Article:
B. Indirect methods
B.1. Beta-delayed proton decay
The resonant capture of protons is a two-step process where the proton incident on a nucleus populates first a metastable state in the
compound nucleus (1st step) that then de-excites (2nd step) by gamma-ray emission. The corresponding astrophysical reaction rates are
given by the properties of the narrow, isolated resonances only: spin and parity, energy and resonant strength ωγ. To study these
resonances at astrophysical energies by direct measurements is not always easy or even possible. An alternative is to populate the
same metastable states and determine their spectroscopic properties by other means. One way is the decay spectroscopy: we chose an
exotic nucleus that will beta-decay to these same states. These are schematically illustrated in Figure 4.
We have studied β-delayed proton decay (βp) at Texas A&M University using ASTROBOX2, an improved version of and early gas detector ASTROBOX-1,
both developed with TAMU and CEA/IRFU Saclay. A clone of this new detector is being worked on at IFIN-HH, for use in European laboratories ASTROBOX2E.
B.2. The breakup of 9C
In 2001 we proposed to use nuclear breakup data to determine the ANC (Asymptotic Normalization Coefficients) for the breakup of
nuclei Y->X+p and from there to evaluate the astrophysical S-factors for radiative proton capture reactions X(p,g)Y. Important
NA reactions data like S17 [5,6] and S18  were evaluated using data from literature. Later a dedicated experiment at GANIL was
used to obtain NA data for the reactions 22Mg(p,γ)23Al  and 23Al(p,γ)24Si .
In proposal NP1412-SAMURAI29R1 approved by the PAC of RIBF at RIKEN, Wako, Japan, we use the same scheme: the breakup of 9C at
300 MeV/nucleon to evaluate the astrophysical S-factor for radiative proton capture on 8B. The experiment is part of a group of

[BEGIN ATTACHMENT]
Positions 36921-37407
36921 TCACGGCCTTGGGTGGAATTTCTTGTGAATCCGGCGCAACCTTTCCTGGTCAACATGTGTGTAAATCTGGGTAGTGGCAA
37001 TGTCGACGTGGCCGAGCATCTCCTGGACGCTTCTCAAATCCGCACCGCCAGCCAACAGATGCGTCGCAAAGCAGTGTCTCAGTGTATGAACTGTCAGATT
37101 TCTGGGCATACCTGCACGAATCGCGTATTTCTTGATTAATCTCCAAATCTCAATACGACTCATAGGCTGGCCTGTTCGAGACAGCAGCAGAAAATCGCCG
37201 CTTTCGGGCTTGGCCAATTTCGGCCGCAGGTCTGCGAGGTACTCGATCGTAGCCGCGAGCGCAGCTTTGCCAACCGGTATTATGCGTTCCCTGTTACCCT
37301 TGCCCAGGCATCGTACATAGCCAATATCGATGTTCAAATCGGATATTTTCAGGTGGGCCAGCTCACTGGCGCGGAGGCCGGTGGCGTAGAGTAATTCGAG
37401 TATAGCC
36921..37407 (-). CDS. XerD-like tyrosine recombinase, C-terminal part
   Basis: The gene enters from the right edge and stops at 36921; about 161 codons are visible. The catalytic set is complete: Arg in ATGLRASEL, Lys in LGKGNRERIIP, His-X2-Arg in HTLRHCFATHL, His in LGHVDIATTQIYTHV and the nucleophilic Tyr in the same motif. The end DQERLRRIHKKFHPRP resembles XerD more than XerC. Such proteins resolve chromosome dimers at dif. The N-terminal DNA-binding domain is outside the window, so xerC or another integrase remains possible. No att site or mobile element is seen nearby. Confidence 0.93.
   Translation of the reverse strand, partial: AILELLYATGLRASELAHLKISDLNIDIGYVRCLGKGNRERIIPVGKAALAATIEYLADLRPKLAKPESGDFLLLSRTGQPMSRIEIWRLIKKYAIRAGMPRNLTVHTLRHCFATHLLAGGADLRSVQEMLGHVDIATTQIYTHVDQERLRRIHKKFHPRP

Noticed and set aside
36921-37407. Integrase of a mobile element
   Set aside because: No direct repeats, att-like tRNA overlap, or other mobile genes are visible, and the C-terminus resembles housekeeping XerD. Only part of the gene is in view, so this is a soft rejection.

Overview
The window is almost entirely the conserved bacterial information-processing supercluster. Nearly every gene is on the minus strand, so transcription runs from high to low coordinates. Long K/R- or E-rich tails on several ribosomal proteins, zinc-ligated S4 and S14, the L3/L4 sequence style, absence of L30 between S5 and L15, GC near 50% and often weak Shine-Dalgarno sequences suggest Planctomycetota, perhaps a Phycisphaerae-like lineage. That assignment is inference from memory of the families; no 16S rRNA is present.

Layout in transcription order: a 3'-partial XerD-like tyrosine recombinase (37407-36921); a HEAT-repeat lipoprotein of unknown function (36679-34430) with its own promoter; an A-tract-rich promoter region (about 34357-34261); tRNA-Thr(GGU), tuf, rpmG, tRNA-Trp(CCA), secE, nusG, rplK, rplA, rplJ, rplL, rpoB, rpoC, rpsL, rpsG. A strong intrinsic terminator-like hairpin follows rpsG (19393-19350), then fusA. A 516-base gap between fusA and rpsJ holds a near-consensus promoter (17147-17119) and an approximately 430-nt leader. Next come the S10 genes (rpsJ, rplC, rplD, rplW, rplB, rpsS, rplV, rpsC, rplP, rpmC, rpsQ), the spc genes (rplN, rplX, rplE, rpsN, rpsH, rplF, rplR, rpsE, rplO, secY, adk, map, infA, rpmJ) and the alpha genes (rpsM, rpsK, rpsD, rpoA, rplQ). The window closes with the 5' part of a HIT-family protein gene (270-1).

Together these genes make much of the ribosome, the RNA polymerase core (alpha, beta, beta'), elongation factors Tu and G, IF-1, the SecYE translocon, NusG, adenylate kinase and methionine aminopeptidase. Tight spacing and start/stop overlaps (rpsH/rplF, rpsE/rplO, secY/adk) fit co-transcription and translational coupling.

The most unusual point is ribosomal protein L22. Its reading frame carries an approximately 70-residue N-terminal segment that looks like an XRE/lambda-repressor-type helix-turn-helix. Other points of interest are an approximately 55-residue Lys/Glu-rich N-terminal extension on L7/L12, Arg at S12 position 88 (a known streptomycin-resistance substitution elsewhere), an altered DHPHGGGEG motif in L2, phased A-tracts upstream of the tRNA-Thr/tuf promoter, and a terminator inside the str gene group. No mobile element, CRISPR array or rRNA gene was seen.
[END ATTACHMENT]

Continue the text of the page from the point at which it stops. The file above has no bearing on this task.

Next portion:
four approved proton breakup measurements and scheduled, tentatively, in the fall of 2017.
B.3. Trojan Horse Method measurements
Trojan Horse Method was introduced and demonstrated as a valuable method for NA by the group of prof. Claudio Spitaleri from the University
of Catania and INFN LNS. They have proposed and test measurements were done in collaboration in Bucharest, at the 9 MV FN tandem accelerator
together with us to check if the reaction 12C + 12C can be studied using the Trojan Horse Method. The reaction proposed
was 12C(16O,α20Ne)α. The test was done using an 16O beam on 12C targets, but the answer was NO, the method cannot be used for this
B.4. Optical Model Potentials for nucleus-nucleus collisions
We have a long-term program to understand and describe nucleus-nucleus collisions in terms of one interaction potential, the optical model potential (OMP).
LT has worked on the problem for almost two decades with dr. F. Carstoiu. The motivation is that a good understanding of all phenomena
occurring in the elastic nucleus-nucleus scattering, which are used typically to extract OMP, and the interpretation of the origin of
different aspects, including the well know potential ambiguities, are of crucial importance for finding and justifying the procedures
used for predicting nucleus-nucleus OMP in the era of radioactive nuclear beams (RNB) (see ours based on double folding in Ref. 10).
The reliability of these potentials is crucial in the correct description of a number of reactions, from elastic to transfer, to
breakup, at energies ranging from a few to a few hundred MeV/nucleon. Of particular interest for us is to support the absolute